Ms. March and Ms. Peters describe a three-year, six-district demonstration project that is proving to be one of the most exciting examples of curricular development in the long history of the Effective Schools movement.
A SIGNIFICANT number of school districts that adopted the Effective Schools Process for school improvement successfully managed to reinvent their infrastructures, only to realize that they had changed little or nothing in their classroom instruction or assessment. Many districts assumed that if they "purchased" a highly touted curriculum process or a cutting-edge instructional delivery system, these areas would automatically improve. But, following the initial fanfare, the "reforms" were never actually implemented in every classroom. Rarely was a building administrator held accountable for involving every teacher in the reform initiative. Even worse, most districts made few provisions to conduct formative monitoring of the impact of their reform efforts on student performance. Instead, they passively allowed the results of the state test to indicate their level of success.
As experienced Effective Schools researchers who have led the Center for Educational Leadership Services at Kent State University for more than a decade, we realized that this was the situation we were finding when we looked at the state of Effective Schools reform in Ohio. In response, we developed the Instructional Design process to help school districts actually restructure the delivery and assessment of classroom instruction and to monitor the impact of these changes on student performance. The three-year, six-district demonstration project that has grown from this work is proving to be one of the most exciting examples of curricular development in the long history of the Effective Schools movement.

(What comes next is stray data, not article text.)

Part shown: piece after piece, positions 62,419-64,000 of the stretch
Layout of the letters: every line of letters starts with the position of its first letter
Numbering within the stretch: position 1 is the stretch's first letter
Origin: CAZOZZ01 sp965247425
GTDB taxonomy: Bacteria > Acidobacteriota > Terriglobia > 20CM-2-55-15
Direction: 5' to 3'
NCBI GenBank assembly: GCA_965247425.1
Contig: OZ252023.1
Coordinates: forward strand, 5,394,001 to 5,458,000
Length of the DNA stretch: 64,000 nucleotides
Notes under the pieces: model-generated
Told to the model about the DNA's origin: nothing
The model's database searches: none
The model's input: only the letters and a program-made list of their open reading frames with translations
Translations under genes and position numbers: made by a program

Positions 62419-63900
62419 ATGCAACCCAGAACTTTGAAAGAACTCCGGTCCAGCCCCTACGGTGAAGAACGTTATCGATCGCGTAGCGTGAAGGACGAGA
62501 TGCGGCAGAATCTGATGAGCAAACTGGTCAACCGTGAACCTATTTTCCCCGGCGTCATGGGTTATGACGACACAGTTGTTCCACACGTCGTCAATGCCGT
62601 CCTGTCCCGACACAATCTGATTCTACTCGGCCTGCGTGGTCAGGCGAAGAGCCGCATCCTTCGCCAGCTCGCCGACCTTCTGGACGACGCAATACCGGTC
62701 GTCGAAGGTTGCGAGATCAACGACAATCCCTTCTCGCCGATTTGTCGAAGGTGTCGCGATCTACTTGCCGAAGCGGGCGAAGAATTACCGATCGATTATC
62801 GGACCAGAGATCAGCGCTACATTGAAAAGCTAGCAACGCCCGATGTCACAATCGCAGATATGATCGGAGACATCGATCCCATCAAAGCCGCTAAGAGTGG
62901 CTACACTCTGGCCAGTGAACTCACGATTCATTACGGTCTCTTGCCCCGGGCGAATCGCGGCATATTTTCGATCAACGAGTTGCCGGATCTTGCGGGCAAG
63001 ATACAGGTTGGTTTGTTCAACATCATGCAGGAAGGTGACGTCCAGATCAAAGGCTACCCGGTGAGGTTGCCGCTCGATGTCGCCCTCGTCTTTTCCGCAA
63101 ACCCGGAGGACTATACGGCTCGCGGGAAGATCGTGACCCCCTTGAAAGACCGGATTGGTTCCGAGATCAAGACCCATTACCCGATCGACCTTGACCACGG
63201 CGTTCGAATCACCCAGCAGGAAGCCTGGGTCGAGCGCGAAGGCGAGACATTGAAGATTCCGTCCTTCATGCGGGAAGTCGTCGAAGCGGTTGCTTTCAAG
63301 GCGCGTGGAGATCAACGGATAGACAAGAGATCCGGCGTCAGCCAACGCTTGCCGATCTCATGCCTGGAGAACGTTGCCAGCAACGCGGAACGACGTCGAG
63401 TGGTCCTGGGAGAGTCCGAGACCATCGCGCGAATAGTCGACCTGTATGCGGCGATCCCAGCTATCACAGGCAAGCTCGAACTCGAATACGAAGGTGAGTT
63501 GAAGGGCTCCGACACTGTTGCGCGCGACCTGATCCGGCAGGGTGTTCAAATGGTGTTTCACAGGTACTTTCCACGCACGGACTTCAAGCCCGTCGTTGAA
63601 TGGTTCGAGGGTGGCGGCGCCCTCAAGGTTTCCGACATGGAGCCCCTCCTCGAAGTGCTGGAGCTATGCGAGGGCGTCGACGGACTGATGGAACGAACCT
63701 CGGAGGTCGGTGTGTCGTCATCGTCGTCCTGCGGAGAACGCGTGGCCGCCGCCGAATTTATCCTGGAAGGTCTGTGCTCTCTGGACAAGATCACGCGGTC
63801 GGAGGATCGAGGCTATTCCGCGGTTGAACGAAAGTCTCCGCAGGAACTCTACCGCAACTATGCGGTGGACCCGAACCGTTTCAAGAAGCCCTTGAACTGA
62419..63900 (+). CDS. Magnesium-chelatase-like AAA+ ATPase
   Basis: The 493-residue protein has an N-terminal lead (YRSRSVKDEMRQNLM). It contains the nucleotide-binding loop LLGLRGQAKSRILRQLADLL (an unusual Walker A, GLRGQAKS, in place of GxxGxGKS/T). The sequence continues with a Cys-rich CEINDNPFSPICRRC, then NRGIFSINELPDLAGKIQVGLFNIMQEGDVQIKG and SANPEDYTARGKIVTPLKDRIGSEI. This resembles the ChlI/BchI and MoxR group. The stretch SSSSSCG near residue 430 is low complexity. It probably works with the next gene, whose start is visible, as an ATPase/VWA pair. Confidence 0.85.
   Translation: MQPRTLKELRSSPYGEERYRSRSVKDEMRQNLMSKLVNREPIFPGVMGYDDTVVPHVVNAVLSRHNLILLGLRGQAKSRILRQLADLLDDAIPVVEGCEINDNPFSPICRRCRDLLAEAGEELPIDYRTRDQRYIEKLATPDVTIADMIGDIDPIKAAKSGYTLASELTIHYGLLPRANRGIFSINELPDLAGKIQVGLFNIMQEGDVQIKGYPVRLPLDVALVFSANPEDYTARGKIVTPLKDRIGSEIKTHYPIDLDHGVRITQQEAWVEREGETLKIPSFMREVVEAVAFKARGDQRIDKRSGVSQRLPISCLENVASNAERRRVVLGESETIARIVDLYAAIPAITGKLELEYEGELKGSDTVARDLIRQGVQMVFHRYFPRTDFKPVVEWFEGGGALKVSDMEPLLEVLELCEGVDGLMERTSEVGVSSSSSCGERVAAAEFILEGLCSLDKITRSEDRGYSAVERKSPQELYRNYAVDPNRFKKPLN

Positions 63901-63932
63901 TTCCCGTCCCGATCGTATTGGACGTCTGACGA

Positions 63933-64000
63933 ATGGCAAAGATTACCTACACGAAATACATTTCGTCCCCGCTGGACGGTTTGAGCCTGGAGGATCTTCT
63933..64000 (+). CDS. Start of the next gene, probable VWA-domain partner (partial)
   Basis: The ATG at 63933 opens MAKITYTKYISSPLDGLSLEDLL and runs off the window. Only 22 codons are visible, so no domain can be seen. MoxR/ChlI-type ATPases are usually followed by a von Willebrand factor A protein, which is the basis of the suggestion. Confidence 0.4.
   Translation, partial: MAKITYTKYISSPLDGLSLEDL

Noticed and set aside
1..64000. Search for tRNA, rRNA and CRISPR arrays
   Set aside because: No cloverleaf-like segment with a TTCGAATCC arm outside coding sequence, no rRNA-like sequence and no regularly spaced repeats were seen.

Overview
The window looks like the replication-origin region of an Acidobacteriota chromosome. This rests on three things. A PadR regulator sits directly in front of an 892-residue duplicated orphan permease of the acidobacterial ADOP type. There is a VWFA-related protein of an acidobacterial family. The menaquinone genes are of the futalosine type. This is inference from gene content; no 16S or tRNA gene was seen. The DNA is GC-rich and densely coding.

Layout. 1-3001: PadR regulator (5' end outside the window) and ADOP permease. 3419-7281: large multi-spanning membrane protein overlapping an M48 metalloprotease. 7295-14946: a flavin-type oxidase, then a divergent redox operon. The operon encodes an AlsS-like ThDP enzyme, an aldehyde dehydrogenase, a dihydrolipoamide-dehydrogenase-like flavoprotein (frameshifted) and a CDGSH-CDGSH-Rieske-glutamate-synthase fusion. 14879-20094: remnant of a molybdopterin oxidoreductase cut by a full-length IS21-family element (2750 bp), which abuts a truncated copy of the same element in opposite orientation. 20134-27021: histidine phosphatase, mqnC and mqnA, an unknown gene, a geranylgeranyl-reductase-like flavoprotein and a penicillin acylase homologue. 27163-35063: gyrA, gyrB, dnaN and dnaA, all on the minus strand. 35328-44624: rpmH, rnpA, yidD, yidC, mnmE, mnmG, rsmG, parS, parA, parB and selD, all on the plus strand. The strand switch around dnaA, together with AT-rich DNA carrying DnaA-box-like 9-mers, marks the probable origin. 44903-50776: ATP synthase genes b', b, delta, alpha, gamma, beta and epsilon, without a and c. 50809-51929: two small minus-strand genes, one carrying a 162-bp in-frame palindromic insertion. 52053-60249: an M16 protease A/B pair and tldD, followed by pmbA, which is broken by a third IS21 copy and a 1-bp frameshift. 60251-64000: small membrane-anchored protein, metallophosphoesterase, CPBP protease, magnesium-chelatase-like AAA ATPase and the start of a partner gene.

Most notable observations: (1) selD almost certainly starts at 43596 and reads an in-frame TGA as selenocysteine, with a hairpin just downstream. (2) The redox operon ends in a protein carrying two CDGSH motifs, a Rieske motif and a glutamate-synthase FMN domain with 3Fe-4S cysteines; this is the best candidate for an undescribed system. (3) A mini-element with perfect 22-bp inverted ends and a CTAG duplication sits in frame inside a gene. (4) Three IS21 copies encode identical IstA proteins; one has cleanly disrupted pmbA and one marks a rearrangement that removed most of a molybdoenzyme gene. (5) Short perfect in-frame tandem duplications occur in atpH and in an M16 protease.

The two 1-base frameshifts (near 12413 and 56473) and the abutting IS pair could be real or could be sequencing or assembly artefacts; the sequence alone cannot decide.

Based on the findings of the first- and second-wave school reform efforts and on "best practices" research, Instructional Design and its data management system (dubbed ADAM - Academic Data Analysis and Management) were specifically designed to be used in conjunction with the Effective Schools Process. In 1999, Instructional Design was published in book form by Phi Delta Kappa International as Developing High-Performance Schools: Instructional Redesign for Learner-Centered Classroom Reform.
Between 1997 and 2000, Instructional Design was piloted in two urban, two suburban, and two rural Ohio school districts whose boards of education had passed resolutions adopting the Effective Schools Process. During this three-year demonstration project, teams of teachers and administrators in each of the six districts have taken a number of actions.
* These teams have translated the national and state content standards into academic performance indicators, developmentally articulated from prekindergarten to grade 12, and these indicators were adopted by each local board of education as the official achievement targets for the district. Because they drive the entire instructional program, these indicators affect all decisions, from the purchase of materials and equipment to course scheduling to professional development.
* They have developed yearlong curriculum maps for each subject and each grade level that sequence the topics, process, skills, and materials needed to help every student master the performance indicators by the end of each school year. Students who fail to master indicators in one year have an opportunity to do so in the following years.
* They have devised unit plans to guide the delivery and assessment of classroom instruction, and these plans specify teaching and assessment techniques that are congruent with unit objectives (some of which are performance indicators). The plans also incorporate such "best practices" as constructivism, active student involvement, the use of multiple modalities, authentic instruction, and performance assessments.
* In two of the districts, the teams have piloted ADAM, an electronic system for data management that enables teachers to monitor student mastery. …